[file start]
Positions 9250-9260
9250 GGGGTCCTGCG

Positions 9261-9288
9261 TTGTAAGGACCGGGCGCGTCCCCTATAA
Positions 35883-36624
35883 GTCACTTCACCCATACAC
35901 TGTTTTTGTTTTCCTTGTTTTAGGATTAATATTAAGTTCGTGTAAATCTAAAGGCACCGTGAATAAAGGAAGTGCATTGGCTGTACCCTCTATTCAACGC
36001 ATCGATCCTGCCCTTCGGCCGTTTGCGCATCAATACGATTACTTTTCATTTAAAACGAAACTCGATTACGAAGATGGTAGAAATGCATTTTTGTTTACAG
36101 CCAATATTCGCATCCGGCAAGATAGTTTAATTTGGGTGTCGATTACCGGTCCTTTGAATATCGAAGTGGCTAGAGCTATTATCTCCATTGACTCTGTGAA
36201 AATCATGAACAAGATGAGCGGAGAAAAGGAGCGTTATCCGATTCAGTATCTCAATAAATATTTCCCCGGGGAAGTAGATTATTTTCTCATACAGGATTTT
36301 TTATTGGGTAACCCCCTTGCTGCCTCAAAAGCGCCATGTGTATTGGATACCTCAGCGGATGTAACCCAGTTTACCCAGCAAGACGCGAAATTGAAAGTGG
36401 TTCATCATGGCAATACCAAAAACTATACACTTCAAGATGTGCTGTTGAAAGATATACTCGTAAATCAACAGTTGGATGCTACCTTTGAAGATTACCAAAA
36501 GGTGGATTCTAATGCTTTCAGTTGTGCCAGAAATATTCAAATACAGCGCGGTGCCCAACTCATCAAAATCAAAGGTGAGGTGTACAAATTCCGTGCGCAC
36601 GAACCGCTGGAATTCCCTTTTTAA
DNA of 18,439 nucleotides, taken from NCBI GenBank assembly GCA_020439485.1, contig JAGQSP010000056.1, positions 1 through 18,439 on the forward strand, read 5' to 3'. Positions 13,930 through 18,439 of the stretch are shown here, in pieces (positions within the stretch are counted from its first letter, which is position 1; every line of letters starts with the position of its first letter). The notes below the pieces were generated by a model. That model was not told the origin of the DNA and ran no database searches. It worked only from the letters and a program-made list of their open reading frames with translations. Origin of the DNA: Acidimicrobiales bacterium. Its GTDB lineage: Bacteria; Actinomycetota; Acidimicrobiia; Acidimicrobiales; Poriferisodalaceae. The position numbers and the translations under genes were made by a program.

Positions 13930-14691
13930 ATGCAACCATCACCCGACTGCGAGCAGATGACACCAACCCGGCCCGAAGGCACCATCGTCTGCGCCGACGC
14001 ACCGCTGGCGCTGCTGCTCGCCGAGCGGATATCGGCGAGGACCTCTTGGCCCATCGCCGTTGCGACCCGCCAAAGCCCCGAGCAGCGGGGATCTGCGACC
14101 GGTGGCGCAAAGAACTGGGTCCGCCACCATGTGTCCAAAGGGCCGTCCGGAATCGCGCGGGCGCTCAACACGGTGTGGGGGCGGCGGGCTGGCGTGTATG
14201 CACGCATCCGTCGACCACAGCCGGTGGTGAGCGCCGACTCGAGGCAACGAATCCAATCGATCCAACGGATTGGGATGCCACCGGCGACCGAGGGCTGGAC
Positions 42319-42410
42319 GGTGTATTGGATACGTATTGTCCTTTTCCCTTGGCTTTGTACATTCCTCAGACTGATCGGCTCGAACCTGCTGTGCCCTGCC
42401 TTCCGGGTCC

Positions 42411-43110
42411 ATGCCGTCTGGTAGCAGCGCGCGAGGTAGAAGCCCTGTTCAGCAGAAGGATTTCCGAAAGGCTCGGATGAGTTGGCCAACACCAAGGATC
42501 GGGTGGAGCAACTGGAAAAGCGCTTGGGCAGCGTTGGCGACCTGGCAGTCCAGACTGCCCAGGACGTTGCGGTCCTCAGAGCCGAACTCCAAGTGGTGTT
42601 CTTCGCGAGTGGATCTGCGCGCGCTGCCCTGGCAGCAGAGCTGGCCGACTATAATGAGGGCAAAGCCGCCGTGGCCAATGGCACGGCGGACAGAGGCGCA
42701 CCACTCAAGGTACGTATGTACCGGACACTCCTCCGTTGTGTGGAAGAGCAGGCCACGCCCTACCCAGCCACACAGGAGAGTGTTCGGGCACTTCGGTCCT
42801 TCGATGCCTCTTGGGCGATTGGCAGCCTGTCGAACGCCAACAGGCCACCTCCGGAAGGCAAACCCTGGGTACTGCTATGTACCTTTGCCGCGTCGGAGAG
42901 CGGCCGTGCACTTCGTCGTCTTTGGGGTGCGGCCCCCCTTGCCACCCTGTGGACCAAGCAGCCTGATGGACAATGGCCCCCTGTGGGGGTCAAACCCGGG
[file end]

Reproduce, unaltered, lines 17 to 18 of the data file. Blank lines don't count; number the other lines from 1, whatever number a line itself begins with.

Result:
13930 ATGCAACCATCACCCGACTGCGAGCAGATGACACCAACCCGGCCCGAAGGCACCATCGTCTGCGCCGACGC
14001 ACCGCTGGCGCTGCTGCTCGCCGAGCGGATATCGGCGAGGACCTCTTGGCCCATCGCCGTTGCGACCCGCCAAAGCCCCGAGCAGCGGGGATCTGCGACC